In the latest employment-related collaborations under President Biden, the U.S. Department of Justice Antitrust Division (“DOJ”) and Federal Trade Commission (“FTC”) both recently announced new partnerships with the National Labor Relations Board (“NLRB”), with the aim of coordinating their policy and enforcement initiatives to protect workers’ rights and promote competition in labor markets. The DOJ and FTC separately entered memoranda of understanding with the NLRB. While neither of the memoranda is legally binding or has the force of law, the new partnerships emphasize these agencies’ interest in collaborating enforcement activities relating to certain competition and labor issues, especially as it relates to the promotion of employee mobility.

The FTC Memorandum of Understanding (“MOU”) (“FTC MOU”) identifies several areas of common interest to the agencies, including:

  • the gig economy and other alternative work arrangements;
  • one-sided and restrictive contract provisions, such as non-compete and non-disclosure clauses;
  • labor market concentration effects on workers;
  • algorithmic decision making related to employment and hiring decisions;
  • collective action to organize workers; and
  • independent contractor classification and treatment.

The FTC MOU also envisions that the FTC and the NLRB will share information cross-agency through consultations, cross-agency training, and coordinated outreach.

Similar to the FTC MOU, the DOJ MOU describes that the DOJ and the NLRB share a mutual interest in protecting workers from collusive or anticompetitive employer practices and unlawful interference with employees’ right to organize. Specifically, the DOJ MOU envisions greater coordination in information sharing, enforcement activity, and training. This includes specific provisions calling for the NLRB to refer potential antitrust violations to the DOJ and for the DOJ to evaluate whether to open a civil or criminal investigation. Similarly, the DOJ MOU calls for the DOJ to provide information to employees affected by potential violations of the National Labor Relations Act (“NLRA”).

Potential Implications

Although the potential effects, if any, of these new partnerships remain to be seen, companies should be mindful of the potential to share information across agencies that could lead to independent or coordinated enforcement efforts. One area for potential cross-collaboration is merger reviews. For example, information about company labor practices that the FTC routinely gathers from its review of potential company mergers, including workers’ wages and working conditions, hiring methods, and no-poach or non-solicit provisions in employment agreements, could be very useful information for the NLRB when it is handling unfair labor practice charges. Likewise, the FTC and DOJ may be able to obtain compliance and other data about company labor practices from the NLRB to inform their merger resolutions.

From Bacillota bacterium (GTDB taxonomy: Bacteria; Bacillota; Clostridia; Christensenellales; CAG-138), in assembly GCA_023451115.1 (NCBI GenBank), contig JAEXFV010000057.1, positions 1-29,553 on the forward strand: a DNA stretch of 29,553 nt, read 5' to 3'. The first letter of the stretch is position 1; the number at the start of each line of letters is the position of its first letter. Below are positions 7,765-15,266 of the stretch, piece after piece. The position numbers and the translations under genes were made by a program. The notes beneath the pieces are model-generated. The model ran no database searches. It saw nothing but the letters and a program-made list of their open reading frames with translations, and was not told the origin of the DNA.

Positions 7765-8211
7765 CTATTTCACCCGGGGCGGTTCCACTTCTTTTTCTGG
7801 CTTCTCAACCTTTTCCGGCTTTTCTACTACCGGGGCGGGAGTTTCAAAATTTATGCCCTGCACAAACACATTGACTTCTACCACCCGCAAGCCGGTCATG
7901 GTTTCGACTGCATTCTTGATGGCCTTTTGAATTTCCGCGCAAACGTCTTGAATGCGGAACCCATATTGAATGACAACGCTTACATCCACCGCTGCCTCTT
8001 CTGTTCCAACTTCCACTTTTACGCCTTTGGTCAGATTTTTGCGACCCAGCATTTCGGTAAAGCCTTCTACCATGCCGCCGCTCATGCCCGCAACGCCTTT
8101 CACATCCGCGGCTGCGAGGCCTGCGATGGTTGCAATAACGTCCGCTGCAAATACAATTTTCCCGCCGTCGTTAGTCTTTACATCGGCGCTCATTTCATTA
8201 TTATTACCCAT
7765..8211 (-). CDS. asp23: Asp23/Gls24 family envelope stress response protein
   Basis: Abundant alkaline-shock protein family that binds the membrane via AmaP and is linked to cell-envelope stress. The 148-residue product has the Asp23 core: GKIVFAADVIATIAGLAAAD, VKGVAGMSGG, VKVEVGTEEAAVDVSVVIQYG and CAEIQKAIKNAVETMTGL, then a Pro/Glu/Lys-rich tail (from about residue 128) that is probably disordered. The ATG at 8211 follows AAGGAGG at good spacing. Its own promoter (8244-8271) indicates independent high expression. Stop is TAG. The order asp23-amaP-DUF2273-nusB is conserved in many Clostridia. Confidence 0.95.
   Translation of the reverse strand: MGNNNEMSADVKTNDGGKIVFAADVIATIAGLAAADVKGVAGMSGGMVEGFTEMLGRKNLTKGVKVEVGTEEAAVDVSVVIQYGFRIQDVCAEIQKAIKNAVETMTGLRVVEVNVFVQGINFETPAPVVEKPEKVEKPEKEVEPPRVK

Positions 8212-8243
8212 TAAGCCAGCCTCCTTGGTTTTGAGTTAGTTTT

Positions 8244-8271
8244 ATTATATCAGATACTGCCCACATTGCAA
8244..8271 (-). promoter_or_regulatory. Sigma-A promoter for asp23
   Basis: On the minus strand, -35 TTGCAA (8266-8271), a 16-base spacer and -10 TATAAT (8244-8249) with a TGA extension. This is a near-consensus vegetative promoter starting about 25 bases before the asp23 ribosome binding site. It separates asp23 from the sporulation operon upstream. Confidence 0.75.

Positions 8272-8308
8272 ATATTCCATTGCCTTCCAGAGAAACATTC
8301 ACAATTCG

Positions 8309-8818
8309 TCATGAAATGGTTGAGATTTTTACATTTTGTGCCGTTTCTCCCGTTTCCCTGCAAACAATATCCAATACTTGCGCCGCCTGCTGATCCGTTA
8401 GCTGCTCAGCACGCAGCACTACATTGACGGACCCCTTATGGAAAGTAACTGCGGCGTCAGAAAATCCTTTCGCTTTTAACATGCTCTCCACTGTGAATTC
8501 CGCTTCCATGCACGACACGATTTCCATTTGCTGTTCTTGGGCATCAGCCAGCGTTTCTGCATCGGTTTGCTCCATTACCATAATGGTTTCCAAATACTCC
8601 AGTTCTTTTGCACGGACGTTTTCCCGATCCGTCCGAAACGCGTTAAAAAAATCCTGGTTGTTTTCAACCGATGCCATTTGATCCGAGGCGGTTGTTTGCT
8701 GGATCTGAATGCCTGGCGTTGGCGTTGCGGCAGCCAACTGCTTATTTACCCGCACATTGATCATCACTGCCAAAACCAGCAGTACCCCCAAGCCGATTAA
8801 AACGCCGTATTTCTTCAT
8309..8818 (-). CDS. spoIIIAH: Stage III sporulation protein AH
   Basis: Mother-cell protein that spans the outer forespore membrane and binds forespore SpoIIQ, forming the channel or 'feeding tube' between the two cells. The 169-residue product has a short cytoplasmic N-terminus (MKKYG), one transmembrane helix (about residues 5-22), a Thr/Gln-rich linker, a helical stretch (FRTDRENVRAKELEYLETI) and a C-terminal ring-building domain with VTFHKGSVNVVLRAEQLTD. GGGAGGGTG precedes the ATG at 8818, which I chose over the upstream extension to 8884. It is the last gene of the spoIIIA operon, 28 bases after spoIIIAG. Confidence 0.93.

More importantly, these partnerships highlight the increased regulatory focus on the intersection of antitrust and labor law. These partnerships advance the Biden administration’s Whole‑of‑Government approach to combating labor and competition issues, as outlined in the Executive Order issued in July 2021. These partnerships also underscore the DOJ’s and FTC’s heightened enforcement efforts in labor markets. The DOJ has brought a number of criminal indictments involving alleged wage fixing and no-poach agreements between employers, but with limited success in prosecuting these cases to date. Over the past year, the FTC evaluated potential action related to employee non-compete agreements, including holding a two-day workshop with the DOJ in December 2021 to seek ways to address the increased use of restrictive covenants in labor agreements, information sharing among employers, and collective bargaining in the gig economy. FTC Chair Lina Khan recently told The Wall Street Journal that regulating employee non-compete agreements “falls squarely in [the FTC’s] wheelhouse” and confirmed that the FTC is considering issuing rules limiting the use of employee non-compete agreements.

The memoranda also continue the NLRB’s trend of coordinating with other agencies to further enforcement efforts. The NLRB previously announced a similar agreement with the U.S. Department of Labor’s Wage and Hour Division resolving to share information and coordinate investigations into wage theft and retaliation. Notably, the memoranda also mirror the agreement reached between the DOJ and the Department of Labor in March 2022 to “protect workers from employer collusion, ensure compliance with the labor laws and promote competitive labor markets and worker mobility.”